Vice President Mike Pence (Photo: Gage Skidmore via Wikimedia Commons)
Vice President Mike Pence has lawyered up in connection with ongoing probes into the Trump campaign’s contacts with Russia, tapping McGuireWoods chairman Richard Cullen, a seasoned litigator who was once a partner at McGuireWoods with FBI Director James Comey.
The move by the vice president, first reported by The Washington Post on Thursday and confirmed in a statement from Pence’s office, comes a month after President Donald Trump hired Marc Kasowitz of Kasowitz Benson Torres as his personal lawyer.
Cullen previously served on staff for Republican members of Congress during both the Watergate and Iran-Contra investigations, and was a member of former President George W. Bush’s legal team during the recount saga after the 2000 presidential election.
He also served as U.S. attorney for the Eastern District of Virginia from 1991 to 1993 and was appointed state attorney general of Virginia in 1997 and served until 1998. More recently, Cullen has been in the news for his representation of former FIFA president Sepp Blatter during an investigation into corruption at the global soccer federation.
The Trump administration is facing investigations by special counsel Robert Mueller III and congressional committees into potential collusion between Russia and the president’s campaign during the 2016 election. A report late Wednesday indicated that Mueller’s investigation is also looking at whether Trump obstructed justice in connection with his handling of contacts with former FBI director Comey and the president’s decision to fire Comey last month.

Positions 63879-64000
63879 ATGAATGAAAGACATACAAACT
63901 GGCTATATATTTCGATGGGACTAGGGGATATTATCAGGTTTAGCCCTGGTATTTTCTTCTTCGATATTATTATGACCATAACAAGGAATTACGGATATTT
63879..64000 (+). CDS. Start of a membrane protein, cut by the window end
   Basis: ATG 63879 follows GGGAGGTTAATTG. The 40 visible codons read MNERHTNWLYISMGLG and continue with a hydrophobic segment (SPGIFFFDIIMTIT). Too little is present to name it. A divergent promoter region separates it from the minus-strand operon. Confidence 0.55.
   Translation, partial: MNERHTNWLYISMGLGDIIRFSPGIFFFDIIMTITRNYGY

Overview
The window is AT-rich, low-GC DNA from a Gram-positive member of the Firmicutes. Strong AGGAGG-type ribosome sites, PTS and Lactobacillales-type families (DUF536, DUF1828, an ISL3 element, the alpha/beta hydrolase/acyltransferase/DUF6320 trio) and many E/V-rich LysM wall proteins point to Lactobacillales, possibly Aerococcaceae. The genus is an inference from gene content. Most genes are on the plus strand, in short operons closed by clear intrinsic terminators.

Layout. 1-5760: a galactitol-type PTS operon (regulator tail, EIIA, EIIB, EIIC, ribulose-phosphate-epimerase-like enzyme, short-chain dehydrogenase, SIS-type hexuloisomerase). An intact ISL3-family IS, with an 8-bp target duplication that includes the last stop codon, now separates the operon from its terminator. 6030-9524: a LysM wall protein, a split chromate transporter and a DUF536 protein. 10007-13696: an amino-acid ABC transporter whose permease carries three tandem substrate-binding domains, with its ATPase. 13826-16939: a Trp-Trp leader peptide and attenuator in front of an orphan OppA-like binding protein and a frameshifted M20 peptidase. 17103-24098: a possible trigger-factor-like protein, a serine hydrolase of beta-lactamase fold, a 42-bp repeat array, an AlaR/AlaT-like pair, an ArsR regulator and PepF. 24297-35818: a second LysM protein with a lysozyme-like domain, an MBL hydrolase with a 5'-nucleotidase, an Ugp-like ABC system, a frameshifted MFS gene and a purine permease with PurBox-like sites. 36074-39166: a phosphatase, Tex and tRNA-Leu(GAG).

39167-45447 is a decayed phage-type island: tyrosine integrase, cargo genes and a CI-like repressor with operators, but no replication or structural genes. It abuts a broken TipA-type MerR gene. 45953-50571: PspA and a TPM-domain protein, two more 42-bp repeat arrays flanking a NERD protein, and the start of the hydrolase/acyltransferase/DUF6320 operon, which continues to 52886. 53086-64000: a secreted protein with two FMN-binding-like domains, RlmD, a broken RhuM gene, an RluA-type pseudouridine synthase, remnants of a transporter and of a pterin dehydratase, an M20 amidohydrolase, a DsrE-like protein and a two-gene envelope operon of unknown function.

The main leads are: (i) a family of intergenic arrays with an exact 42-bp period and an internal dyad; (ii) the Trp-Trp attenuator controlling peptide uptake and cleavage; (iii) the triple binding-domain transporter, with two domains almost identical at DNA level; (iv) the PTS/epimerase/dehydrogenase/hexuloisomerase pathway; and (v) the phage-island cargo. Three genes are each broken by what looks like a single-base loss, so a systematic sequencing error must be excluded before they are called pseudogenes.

The circumstances of Comey’s firing and his testimony about feeling pressured by the president to drop an investigation of former Trump national security adviser Michael Flynn could be key to the investigation. Cullen reportedly knows Comey well—one news report about the earlier FIFA probe described the pair as “close” associates.
Cullen and Comey both served in the U.S. Attorney’s Office in Richmond, but didn’t overlap—Cullen left in 1993, while Comey stepped into his role there as managing assistant U.S. attorney in 1996. But the two lawyers did work together in private practice at McGuireWoods between 1993 and 1996. In a 2002 National Law Journal profile of Comey, who at that point had become chief federal prosecutor in Manhattan, Cullen commented on Comey’s time at McGuireWoods and on Comey’s approach to being a prosecutor.
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